- from afl.com.au
THE AFL Coaches Association has put the annual leave and work-life balance of its members on the agenda, starting work on a standard contract for all coaches.
If the eventual recommendation is adopted by clubs it would be in place for the 2016 season and likely result in a minimum six weeks annual leave for coaches, based on early discussions.
The AFLCA recently conducted an annual survey of coaches at every level in the AFL to establish if they had concerns about their work-life balance in season, but the results suggested 97 per cent didn't.
There is a discrepancy in annual leave across the industry, however, that the AFLCA is seeking to address through a standard contract, with some coaches granted six weeks off at the end of the year and others only four weeks.
The AFLCA has been asked by its members to design a standard contract this year as one of two priorities with an aim to complete the project before the 2015 Grand Final.
CEO Mark Brayshaw said the AFLCA was consulting widely to come up with a model that would suit the industry.
"The Coaches Association doesn't have any jurisdiction in this area, therefore our goal is to consult with the clubs and experienced people in our industry to come up with a sensible recommendation that everybody is happy with," Brayshaw told AFL.com.au.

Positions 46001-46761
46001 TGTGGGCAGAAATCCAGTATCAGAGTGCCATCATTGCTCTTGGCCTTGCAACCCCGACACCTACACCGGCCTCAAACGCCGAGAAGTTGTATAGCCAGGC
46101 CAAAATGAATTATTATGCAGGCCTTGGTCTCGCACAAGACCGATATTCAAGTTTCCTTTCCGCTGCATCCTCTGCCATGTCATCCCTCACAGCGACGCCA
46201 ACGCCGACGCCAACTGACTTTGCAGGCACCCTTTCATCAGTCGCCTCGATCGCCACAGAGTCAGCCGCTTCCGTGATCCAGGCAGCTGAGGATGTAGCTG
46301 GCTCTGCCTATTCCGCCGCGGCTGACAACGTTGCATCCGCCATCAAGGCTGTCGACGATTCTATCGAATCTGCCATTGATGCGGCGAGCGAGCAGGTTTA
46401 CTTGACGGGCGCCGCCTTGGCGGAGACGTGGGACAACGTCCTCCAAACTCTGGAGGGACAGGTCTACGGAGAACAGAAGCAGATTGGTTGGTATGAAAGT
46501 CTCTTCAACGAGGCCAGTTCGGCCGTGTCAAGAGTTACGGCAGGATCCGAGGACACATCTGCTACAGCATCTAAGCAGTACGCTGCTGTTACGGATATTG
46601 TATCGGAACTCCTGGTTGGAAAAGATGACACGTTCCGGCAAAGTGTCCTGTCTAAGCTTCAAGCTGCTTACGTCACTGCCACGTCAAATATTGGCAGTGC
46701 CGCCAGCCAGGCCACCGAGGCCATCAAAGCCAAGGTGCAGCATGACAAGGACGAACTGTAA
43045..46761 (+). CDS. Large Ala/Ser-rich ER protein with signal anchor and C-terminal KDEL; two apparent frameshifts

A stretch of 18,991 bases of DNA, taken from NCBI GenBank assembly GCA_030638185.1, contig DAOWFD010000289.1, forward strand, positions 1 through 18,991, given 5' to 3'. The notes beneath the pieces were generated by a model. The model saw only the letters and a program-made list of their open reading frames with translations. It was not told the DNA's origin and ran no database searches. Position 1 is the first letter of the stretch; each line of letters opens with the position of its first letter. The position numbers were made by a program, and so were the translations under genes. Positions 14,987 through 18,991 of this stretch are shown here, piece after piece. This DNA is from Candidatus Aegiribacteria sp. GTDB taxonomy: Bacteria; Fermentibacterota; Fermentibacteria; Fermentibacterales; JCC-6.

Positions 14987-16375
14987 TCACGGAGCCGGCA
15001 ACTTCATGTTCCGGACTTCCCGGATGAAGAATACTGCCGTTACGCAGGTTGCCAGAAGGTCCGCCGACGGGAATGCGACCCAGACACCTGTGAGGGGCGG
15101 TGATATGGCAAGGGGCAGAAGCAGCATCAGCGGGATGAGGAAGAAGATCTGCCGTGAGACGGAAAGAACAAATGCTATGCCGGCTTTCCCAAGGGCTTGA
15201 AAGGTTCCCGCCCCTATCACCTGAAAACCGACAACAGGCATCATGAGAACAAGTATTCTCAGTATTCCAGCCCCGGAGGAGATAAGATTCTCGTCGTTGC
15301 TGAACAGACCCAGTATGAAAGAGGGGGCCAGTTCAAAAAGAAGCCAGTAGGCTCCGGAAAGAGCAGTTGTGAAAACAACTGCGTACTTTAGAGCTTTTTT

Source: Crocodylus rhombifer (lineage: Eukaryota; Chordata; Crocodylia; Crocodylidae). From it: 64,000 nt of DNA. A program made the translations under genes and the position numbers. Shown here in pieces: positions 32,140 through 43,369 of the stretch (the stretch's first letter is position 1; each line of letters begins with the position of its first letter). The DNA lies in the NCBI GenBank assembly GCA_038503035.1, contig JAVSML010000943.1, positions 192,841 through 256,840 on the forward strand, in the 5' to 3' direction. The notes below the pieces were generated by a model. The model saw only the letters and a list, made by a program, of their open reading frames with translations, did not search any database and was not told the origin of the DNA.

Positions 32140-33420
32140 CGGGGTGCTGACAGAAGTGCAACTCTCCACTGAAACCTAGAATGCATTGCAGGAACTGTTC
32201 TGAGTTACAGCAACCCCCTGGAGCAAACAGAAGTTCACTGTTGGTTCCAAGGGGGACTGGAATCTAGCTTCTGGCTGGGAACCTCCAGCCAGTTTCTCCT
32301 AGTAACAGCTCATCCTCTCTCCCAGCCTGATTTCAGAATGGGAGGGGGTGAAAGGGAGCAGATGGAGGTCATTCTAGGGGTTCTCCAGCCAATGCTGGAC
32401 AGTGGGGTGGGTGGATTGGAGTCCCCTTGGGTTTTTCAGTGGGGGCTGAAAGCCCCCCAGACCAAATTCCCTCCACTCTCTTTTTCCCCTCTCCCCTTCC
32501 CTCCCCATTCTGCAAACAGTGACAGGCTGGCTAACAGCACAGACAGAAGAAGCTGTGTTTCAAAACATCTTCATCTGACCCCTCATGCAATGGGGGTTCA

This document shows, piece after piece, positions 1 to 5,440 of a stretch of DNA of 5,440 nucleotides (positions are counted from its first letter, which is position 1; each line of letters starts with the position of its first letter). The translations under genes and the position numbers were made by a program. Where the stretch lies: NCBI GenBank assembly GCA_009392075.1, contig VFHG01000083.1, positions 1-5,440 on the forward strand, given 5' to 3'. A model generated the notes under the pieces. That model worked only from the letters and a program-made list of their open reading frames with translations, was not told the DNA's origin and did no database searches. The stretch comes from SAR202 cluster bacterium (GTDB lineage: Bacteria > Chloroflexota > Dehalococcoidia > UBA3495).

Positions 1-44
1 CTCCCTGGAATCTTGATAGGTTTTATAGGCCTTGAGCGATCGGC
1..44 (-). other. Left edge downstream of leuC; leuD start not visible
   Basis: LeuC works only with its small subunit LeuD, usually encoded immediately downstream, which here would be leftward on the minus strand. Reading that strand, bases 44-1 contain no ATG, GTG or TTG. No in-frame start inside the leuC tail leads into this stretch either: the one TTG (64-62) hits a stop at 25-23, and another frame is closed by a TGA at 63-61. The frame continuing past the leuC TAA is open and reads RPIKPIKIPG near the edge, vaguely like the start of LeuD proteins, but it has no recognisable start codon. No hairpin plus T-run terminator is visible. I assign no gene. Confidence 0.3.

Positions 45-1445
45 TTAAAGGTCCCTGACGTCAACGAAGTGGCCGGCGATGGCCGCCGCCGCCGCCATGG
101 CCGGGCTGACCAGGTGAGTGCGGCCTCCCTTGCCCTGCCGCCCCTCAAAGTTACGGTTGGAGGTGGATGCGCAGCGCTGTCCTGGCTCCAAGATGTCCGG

"They (coaches) are not working in an ambulance, in an emergency ward or as single mums trying to also work a job, but a challenge for coaches is that the season is the best part of 30 weeks long and there is not much respite.
"School teachers work intensely for blocks of 10-12 weeks and then have a break and reload.
"In order to have a fresh, creative and effective coach, work-life balance is something we're exploring."
Another discrepancy the AFLCA is looking into is the lack of days off available to WA coaches within the season due to travel requirements.
Across rounds seven and eight, Fremantle coaches had both Mondays off but spent three days away from Perth to face the Western Bulldogs in Melbourne.
Hawthorn coaches, by comparison, had three days off away from the club in that period and did not travel.
Some coaches have suggested the high travel load and time away from home at WA clubs is a significant consideration for assistant coaches with young families looking at their next career move.
Adelaide assistant David Teague, who has also coached at West Coast and St Kilda, said he has found a great work-life balance with the Crows this season.
However, the rigid schedule of an AFL club was the biggest challenge for coaches.
"Your schedule is set out for you and there is no leniency, you train on this day, travel on this day and play on this day," he told AFL.com.au.
"Footy clubs do understand the people side of things, but there is no flexibility in terms of the schedule.
"On the flip side, it's a pretty exciting job. There are a lot of positive aspects and right now I would say my work-life balance is great."
Despite the high workload of assistant coaches in 2015 – many will spend hours on a laptop in the evening cutting reviews and scouting opponents – most believe they can continue for years with the same demands.
However, it means the off-season becomes an important period with family where increased annual leave would be welcomed.
"Clubs are a lot better than they used to be," one experienced assistant, who has been in the system as a player and coach for more than 20 years, told AFL.com.au.
"But it's like anything, if you over-work or train it's going to get to you and you won't have the same level of productivity.
"At the end of the day there are plenty of other jobs out there if you want them."